United States District Court, M.D. Pennsylvania
SEAN E. WOOD, Plaintiff
THE SECRETARY OF THE ARMY, Defendant
REPORT AND RECOMMENDATION
E. Schwab Chief United States Magistrate Judge
plaintiff Sean E. Wood is suing the Secretary of the Army
claiming that he was wrongly subject to court-martial
proceedings and wrongly discharged from the Army. He also
contends that the Secretary failed adequately to investigate
the death of a soldier on a firing range. Both Wood and the
Secretary have filed a motion for summary judgment. Because
Wood cannot proceed on his claim with regard to the
Secretary's investigation of the death of the other
soldier and because Wood's other claims are barred by the
statute of limitations, we recommend that the Court deny
Wood's motion and grant the Secretary's motion.
Background and Procedural History.
proceeding pro se, began this action by filing a
complaint in August of 2017, against the
Secretary under sections 702, 704, and 706 of the
Administrative Procedure Act (APA). Wood alleged that he was
wrongfully accused, punished, and discharged in violation of
army regulations, and he asked the Court to restore him
“[t]o good standing.” Doc. 1 at 2. The
complaint, however, contained no factual allegations
concerning the basis of Wood's claims.
November 6, 2017, Wood filed an amended complaint asserting
that he is adding causes of action. He points to 28 U.S.C.
§ 1331 as the basis of the Court's subject-matter
jurisdiction. In addition to again citing the APA, Wood cites
28 U.S.C. § 1361 (Mandamus), the Fourteenth Amendment;
18 U.S.C § 241; and 42 U.S.C. § 1985. He alleges that
he was in the United States Army from 1981 to 1985. Wood
contends that he was subject to illegal summary court-martial
actions. He also contends that he was wrongfully discharged
in violation of Army regulations. And he contends that the
Secretary's lack of investigation of his “claims
since 1984 has allowed an officer in its charge to get away
with murder, perjury, and a hate crime.” Doc.
7 at 2. Like the complaint, the amended complaint does
not contain allegations explaining the factual basis for his
claims.Wood asks this Court to review the
“illegal court actions and subsequent illegal
discharge, ” and to “remove all illegal court
actions and discharge and grant the plaintiff the proper
relief in accordance to Army regulations.”
Id. He also asks the Court to review
“the wrongful death of a soldier that is also still
suffering from the lies told.”
November 6, 2017, Wood filed a motion for summary judgment, a
statement of facts,  and exhibits. We deemed Wood's motion
for summary judgment withdrawn because Wood failed to file a
supporting brief within 14 days. Wood later filed a motion to
renew his motion for summary judgment. We granted that motion
and construed it in part as a brief in support of his motion
for summary judgment.
meantime, the Secretary filed a motion to dismiss and/or, in
the alternative, for summary judgment, a brief, a statement
of material facts, and documents in support of the motion.
After Wood filed numerous documents in opposition to that
motion, we directed him to file one, comprehensive brief in
opposition to the Secretary's motion and one,
comprehensive response to the Secretary's statement of
material facts. Wood then filed a response to the
Secretary's motion, which included a section in response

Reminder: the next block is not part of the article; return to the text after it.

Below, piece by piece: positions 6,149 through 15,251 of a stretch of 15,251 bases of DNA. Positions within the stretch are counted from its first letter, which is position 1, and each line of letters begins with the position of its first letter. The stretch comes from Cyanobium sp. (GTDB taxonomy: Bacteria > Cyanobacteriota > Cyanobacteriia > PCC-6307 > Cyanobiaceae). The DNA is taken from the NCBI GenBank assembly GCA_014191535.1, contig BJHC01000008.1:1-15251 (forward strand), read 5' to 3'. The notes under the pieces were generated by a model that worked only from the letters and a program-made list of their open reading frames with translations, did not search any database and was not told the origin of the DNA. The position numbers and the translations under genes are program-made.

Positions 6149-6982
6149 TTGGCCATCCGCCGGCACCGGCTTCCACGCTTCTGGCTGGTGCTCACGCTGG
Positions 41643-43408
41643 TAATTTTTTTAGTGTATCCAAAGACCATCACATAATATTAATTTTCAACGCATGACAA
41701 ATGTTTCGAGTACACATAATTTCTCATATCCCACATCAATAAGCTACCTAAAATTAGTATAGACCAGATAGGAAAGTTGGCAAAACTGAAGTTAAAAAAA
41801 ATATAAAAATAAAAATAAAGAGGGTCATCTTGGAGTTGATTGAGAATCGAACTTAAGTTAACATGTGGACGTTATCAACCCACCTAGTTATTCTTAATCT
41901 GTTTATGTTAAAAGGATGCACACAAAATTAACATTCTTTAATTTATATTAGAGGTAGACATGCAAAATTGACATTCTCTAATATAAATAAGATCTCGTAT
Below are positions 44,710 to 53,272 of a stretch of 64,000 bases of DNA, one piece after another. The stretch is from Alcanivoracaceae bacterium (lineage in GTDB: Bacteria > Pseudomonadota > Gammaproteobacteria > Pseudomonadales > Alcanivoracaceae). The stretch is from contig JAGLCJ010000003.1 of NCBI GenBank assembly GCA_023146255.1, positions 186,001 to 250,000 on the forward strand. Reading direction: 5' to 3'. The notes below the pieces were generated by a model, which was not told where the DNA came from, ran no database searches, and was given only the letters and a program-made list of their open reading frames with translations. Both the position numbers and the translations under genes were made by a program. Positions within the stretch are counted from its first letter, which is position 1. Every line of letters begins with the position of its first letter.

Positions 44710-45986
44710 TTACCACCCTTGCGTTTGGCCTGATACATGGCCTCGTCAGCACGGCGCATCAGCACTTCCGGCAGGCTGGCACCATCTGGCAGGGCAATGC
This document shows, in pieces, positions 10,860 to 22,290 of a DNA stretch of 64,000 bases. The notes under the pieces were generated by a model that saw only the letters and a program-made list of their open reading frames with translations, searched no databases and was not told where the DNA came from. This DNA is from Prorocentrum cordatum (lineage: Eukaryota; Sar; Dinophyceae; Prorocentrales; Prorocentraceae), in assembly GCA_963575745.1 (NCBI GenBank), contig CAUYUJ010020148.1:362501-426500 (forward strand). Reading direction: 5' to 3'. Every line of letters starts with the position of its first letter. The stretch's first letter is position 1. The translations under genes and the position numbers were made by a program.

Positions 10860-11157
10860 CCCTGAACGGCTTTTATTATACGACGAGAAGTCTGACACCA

to the Secretary's statement of material facts as well as
exhibits. The Secretary filed a reply brief. Without seeking
leave of court to do so, Wood then filed a document titled
“Additional Pleadings of the Plaintiff with Supporting
Evidence.” See Doc. 41. We consider this
document as a sur-reply brief, and we will consider it.
The Secretary's Motion to Dismiss and/or, in the
Alternative, for Summary Judgment.
Wood's Claim regarding the Investigation into the Death
of the Other Soldier.
Secretary contends that the Court should dismiss Wood's
claim for injunctive relief in the form of an investigation
into the death of the soldier on the firing range because he
lacks standing to pursue such a claim and because sovereign
immunity bars such a claim.
claim regarding the investigation rests on a fatally flawed
premise, i.e., that he has a right or interest in the
discipline or investigation of others. A private citizen,
however, “lacks a judicially cognizable interest in the
prosecution or nonprosecution of another.” Linda
R.S. v. Richard D., 410 U.S. 614, 619 (1973); see
also Town of Castle Rock v. Gonzalez, 545 U.S. 748, 768
(2005) (“[T]he benefit that a third party may receive
from having someone else arrested for a crime generally does
not trigger protections under the Due Process Clause, neither
in its procedural nor in its ‘substantive'
manifestations.”). And “[t]here is no statutory
or common law right, much less a constitutional right, to an
investigation.” Mitchell v. McNeil, 487 F.3d
374, 378 (6th Cir. 2007); see also Fuchs v. Mercer
Cnty., 260 Fed.Appx. 472, 475 (3d Cir. 2008). Wood thus
cannot bring a claim against the Secretary for the alleged
inadequate investigation of the other soldier's death or
to compel the Secretary to conduct a further
Wood's Other Claims.
Secretary contends that the statute of limitations bars
Wood's other claims. Because the Secretary relies on
documents outside the pleadings in support of his
statute-of-limitations argument, we consider that argument
under the summary-judgment standards.
Summary Judgment Standards.
Secretary moves for summary judgment under Rule 56(a) of the
Federal Rules of Civil Procedure, which provides that
“[t]he court shall grant summary judgment if the movant
shows that there is no genuine dispute as to any material
fact and the movant is entitled to judgment as a matter of
law.” Fed.R.Civ.P. 56(a). “Through summary
adjudication the court may dispose of those claims that do
not present a ‘genuine dispute as to any material
fact' and for which a jury trial would be an empty and